Thursday, August 01, 2019


Yesterday we went for a walk along a forest trail on the side of a loch where, in 1307, Robert the Bruce’s men ambushed and defeated English troops. It was more a skirmish than a battle, but it was a strategic turning point, introducing guerrilla tactics to Bruce’s campaign, and credited with leading, seven years later, to the (more conventional) decisive victory for Bruce’s army at Bannockburn.

Robert the Bruce believed himself to be entitled to rule Scotland, and fought fiercely with other men who believed themselves to be as entitled or more-so—getting what he wanted, only to die of a wasting disease—with the population-at-large caught up in their games. Seven hundred years on, some things haven’t changed on this island.

Growing up the son of English parents in Scotland, I was regularly reminded of Bannockburn. Put in my place as an unwanted symbol/representative of the old enemy. Never mind that Bruce’s family name, like mine, is from Normandy. Or that my mother’s family traces itself back to James Douglas, who fought alongside Bruce at Bannockburn. We choose which bits of information to discard.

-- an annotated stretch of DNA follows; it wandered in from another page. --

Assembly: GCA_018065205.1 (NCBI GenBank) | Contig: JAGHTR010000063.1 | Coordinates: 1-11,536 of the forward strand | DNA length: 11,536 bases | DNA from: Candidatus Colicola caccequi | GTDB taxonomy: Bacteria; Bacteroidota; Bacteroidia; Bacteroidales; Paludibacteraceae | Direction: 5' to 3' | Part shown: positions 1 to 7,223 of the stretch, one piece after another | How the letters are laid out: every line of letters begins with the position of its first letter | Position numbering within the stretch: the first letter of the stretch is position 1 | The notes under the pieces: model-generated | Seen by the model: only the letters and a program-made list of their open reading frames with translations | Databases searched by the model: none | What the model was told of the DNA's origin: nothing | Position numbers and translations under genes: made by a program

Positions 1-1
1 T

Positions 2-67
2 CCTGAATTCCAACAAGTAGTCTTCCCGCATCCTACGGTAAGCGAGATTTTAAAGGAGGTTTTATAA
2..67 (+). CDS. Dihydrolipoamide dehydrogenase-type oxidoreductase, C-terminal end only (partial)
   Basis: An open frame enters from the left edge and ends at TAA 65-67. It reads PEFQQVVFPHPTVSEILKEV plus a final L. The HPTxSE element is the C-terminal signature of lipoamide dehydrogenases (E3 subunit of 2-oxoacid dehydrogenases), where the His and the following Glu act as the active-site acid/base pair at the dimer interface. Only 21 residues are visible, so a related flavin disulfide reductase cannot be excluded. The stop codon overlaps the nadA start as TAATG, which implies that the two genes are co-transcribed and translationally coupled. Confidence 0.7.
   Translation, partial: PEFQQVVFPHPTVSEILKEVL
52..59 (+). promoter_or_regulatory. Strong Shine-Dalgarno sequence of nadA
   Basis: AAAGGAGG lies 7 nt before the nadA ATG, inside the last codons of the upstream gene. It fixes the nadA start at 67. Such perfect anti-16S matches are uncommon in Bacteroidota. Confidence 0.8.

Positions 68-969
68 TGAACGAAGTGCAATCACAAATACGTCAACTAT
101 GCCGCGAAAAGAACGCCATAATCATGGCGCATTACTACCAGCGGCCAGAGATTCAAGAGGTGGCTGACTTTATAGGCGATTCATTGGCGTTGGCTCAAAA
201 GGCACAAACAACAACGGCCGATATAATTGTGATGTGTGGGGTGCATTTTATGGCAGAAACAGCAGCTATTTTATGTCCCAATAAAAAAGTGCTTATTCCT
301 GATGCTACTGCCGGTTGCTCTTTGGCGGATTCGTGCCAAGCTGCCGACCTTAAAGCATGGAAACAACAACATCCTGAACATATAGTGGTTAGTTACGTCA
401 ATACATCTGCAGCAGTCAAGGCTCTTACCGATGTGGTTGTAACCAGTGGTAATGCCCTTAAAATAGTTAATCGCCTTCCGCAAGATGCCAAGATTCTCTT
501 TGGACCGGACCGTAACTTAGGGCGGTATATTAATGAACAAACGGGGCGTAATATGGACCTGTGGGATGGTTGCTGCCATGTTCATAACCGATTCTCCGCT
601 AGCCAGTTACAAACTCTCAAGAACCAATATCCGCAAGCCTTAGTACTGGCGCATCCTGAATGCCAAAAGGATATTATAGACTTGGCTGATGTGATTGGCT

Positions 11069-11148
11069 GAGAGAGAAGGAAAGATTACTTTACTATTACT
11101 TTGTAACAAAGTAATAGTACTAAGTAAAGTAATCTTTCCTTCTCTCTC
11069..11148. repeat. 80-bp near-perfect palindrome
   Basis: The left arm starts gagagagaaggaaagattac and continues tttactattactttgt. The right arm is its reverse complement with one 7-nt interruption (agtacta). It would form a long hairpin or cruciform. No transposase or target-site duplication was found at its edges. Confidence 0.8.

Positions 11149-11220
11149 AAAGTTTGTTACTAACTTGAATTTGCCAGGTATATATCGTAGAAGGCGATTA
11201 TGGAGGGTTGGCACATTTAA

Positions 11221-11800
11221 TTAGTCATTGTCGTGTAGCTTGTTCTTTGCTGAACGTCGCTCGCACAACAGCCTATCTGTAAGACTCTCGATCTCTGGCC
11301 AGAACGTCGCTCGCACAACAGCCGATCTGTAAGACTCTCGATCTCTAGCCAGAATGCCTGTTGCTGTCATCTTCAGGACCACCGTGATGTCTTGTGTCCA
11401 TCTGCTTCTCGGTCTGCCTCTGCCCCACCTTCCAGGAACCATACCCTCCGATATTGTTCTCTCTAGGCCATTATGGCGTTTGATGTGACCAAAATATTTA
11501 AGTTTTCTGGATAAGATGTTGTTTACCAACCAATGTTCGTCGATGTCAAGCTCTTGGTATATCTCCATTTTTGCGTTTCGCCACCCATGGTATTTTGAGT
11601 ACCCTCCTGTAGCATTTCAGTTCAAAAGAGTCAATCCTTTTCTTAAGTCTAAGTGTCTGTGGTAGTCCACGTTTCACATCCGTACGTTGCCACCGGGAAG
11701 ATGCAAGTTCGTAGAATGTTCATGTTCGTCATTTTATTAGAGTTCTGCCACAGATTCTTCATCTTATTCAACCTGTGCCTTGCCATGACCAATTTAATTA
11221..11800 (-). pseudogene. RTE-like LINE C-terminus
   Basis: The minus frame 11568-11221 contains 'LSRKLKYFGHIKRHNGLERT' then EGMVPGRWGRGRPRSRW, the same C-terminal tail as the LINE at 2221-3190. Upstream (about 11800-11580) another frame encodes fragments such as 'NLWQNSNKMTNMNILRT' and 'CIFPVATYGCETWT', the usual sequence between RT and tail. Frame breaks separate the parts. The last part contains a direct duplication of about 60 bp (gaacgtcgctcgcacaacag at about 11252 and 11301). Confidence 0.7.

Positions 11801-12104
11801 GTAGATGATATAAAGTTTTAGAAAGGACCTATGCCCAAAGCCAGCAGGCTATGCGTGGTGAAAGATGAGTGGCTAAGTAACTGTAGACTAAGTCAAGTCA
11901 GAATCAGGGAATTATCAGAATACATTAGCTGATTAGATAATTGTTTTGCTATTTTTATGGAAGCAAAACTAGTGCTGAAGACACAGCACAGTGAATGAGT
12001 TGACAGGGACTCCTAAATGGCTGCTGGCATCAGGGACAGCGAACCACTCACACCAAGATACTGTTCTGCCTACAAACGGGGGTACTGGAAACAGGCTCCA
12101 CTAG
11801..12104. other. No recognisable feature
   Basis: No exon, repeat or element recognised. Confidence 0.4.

I abhor nationalism. It always requires a scapegoat. And has always more to do with the personal glory of a few than the interests of the population as a whole. Scottish nationalism. English nationalism. A plague on both your houses.

Moreover, independence is an adolescent state for a state to be in. It may be a necessary one, and better than colonial rule, but it is not a state to remain in. Maturity lies in voluntarily giving yourself, as a nation, to something bigger than yourself. That is what the EU was (is) and that is why the campaign to leave was led by entitled middle-aged men who, emotionally, had never moved on from being public schoolboys. It is also why many people in Scotland want both independence from Westminster, and to remain part of the EU.

Jesus told a parable—a guerrilla story that slips under your defences—about a man who had more than anyone could want but wanted more, yet could not mock God or cheat death. What was the point, Jesus was known to ask, of gaining the riches and status and power the world has to offer, only to lose one’s soul—one’s self, a person defined by knowing and being known by others—in the process? To object?

Jesus also told many parables about the kingdom of heaven. Like lost treasure buried and forgotten in a field, or an impossibly perfect pearl, or a net bursting with fish, this kingdom is not so much one we can possess as one that possesses us, that captures our imagination, as subjects of a higher King.

It is a bigger vision than either nationalism or the EU.

But the stories I tell are also selective, perspective-d, have also been used against people simply for who they are. Stories are dangerous. They always have been. They call for both courage and humility. And a desire to know and be known by others.

Here’s to the story-tellers.

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